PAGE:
Four — count ’em, four! — legitimate MVP candidates are sharing the field this week at Fenway Park, which begs the question: Who among the quartet has the strongest case for hardware?

Surely, Red Sox fans are familiar with the work of Mookie Betts and J.D. Martinez, who have been instrumental in Boston’s remarkable success this season. The Indians, who arrived Monday for a four-game series, have an MVP-caliber duo themselves, though, and that shouldn’t be overlooked as Cleveland continues to solidify itself as a legitimate World Series contender.

While the MVP conversation in Boston understandably centers around Betts and Martinez, the debate in Cleveland involves Jose Ramirez and Francisco Lindor, with Ramirez in particular looking like a real threat to steal the crown from the Red Sox’s top-notch tandem.

Here’s how they all stack up in several notable categories as of Wednesday, per FanGraphs:

Betts
7.7 WAR
.340 AVG, .426 OBP, .645 SLG, 1.071 OPS
27 HRs, 64 RBIs, 101 R, 24 SB, 183 wRC+
53.9 Off, 4.7 Def, 5.5 BsR

Martinez
5.3 WAR
.331 AVG, .401 OBP, .658 SLG, 1.059 OPS
38 HRs, 106 RBIs, 94 R, 5 SB, 179 wRC+
46.8 Off, -12.3 Def -2.3 BsR

Ramirez
8.1 WAR
.296 AVG, .409 OBP, .623 SLG, 1.032 OPS
37 HRs, 91 RBIs, 87 R, 28 SB, 171 wRC+
53.5 Off, 7.6 Def, 7.3 BsR

Lindor
6.5 WAR
.289 AVG, .368 OBP, .543 SLG, .911 OPS
29 HRs, 76 RBIs, 103 R, 19 SB, 143 wRC+
30.1 Off, 14.1 Def, 0.4 BsR

First, let’s focus on Betts and Martinez — the two best players on the team with by far the best record in Major League Baseball — to figure out which Red Sox star has the better MVP case.

Martinez has given the Red Sox the middle-of-the-order presence they severely lacked last season without David Ortiz, who retired after the 2016 campaign. His impact has been evident both tangibly and intangibly, with Boston’s offense firing on all cylinders thanks in large to his addition.

But while Martinez has the edge in counting stats — namely home runs and RBIs — and boasts game-changing power that jumps off the screen, it’s important to note that Betts hasn’t had quite as many opportunities to drive in runs, a byproduct of Martinez batting third or fourth as Betts holds down the leadoff spot.

(Martinez has 246 plate appearances with men on base and 148 with runners in scoring position, while Betts has 158 plate appearances with men on base and 91 with runners in scoring position.)

Perhaps, then, we should give more weight to other offensive stats, like average, OPS and wRC+, in which case Betts compares very favorably to Martinez despite the latter’s superior power. And while Martinez’s defense and baserunning really shouldn’t be held against him because of his offensive impact, those areas absolutely should be taken into account when discussing Betts’ contributions.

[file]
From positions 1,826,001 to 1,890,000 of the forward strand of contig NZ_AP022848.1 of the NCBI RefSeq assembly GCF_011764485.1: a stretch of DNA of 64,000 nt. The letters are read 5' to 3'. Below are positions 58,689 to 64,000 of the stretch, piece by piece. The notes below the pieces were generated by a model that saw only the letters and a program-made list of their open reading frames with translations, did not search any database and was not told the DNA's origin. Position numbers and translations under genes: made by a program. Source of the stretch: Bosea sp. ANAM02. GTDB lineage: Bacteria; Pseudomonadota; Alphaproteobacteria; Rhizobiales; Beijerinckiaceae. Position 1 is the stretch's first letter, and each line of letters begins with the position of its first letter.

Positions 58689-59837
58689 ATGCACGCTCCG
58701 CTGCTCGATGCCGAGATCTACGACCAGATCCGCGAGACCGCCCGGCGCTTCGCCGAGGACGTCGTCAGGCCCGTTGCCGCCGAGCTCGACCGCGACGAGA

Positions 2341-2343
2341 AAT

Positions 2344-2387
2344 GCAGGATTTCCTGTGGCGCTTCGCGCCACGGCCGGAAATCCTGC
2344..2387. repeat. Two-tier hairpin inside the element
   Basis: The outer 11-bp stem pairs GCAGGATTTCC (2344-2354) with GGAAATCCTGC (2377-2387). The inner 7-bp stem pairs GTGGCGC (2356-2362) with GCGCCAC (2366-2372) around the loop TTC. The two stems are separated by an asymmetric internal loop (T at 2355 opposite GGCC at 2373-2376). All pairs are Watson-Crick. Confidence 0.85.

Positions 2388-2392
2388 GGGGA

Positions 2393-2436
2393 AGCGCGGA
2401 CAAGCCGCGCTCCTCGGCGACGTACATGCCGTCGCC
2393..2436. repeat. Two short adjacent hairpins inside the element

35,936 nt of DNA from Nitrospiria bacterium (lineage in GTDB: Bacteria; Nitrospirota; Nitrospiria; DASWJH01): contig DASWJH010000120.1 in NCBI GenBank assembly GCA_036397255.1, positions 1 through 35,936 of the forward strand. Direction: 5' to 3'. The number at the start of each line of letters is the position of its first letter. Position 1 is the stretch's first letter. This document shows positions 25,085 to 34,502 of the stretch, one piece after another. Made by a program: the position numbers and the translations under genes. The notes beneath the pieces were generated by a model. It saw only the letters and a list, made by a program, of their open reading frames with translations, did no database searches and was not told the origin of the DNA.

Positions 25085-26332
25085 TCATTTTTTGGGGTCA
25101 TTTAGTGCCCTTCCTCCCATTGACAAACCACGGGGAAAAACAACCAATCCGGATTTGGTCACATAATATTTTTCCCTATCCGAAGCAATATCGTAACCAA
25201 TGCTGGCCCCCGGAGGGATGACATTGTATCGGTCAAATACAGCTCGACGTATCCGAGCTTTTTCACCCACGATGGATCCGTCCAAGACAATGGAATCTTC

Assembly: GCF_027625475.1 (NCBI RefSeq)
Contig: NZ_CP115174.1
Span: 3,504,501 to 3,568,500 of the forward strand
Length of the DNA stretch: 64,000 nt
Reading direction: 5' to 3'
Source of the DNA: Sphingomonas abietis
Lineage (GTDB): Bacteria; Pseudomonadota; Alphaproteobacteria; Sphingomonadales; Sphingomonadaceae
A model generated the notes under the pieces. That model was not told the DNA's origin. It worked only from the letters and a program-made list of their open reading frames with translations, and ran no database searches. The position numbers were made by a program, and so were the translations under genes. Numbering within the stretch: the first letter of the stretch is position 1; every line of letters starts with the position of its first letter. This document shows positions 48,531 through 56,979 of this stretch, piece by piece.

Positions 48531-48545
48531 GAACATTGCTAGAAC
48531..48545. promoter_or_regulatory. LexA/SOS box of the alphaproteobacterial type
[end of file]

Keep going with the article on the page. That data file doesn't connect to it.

Betts isn’t just a better defensive player than Martinez, who has served mostly as a designated hitter this season. He’s an elite defender — at an extremely difficult position (right field) at Fenway, no less.

And Betts isn’t just a better baserunner than Martinez. He’s an elite baserunner — factoring in both stolen bases and advanced metrics.

If we can agree Martinez’s numbers at the plate are only marginally better, at best, then Betts’ impact in the field and on the bases should be enough to catapult him to the top of the Red Sox MVP debate.

Now, let’s take things a step further. The Indians’ best MVP candidate is Ramirez, despite Lindor’s terrific production at shortstop. So, how does the Red Sox’s best MVP candidate stack up with him?

Well, Ramirez’s MVP case is very similar to Betts’ in that both players do everything well. Ramirez, like Betts, is an elite hitter, defender and baserunner. He even has an outside chance of putting together the fifth 40-homer, 40-steal season in MLB history, joining Jose Canseco (1988), Barry Bonds (1996), Alex Rodriguez (1998) and Alfonso Soriano (2006) as players who’ve accomplished the feat.

Betts has the inside track on the AL batting title along with a slightly better on-base percentage and slugging percentage, but Ramirez’s power numbers are on par with Martinez’s. Plus, Ramirez plays third base, which could sway some voters one way or the other based on whatever positional biases they might have.

If we take into account supporting casts, one could argue Ramirez carries more burden among Indians positional players than Betts does among Red Sox positional players. But one also could argue Cleveland has a slightly better pitching staff than Boston, namely because of its deep rotation, and that it’s therefore less important for the Indians’ offense to lead the charge on a nightly basis.

Ultimately, Boston’s record might be too much to ignore. The Red Sox are 88-39 after Tuesday’s 6-3 loss, which puts them 14 games ahead of the AL Central-leading Indians.

In another season without other viable MVP candidates, Ramirez might be the guy. But right now, Betts is the pick as the best player on the best team.

Stay tuned throughout September.

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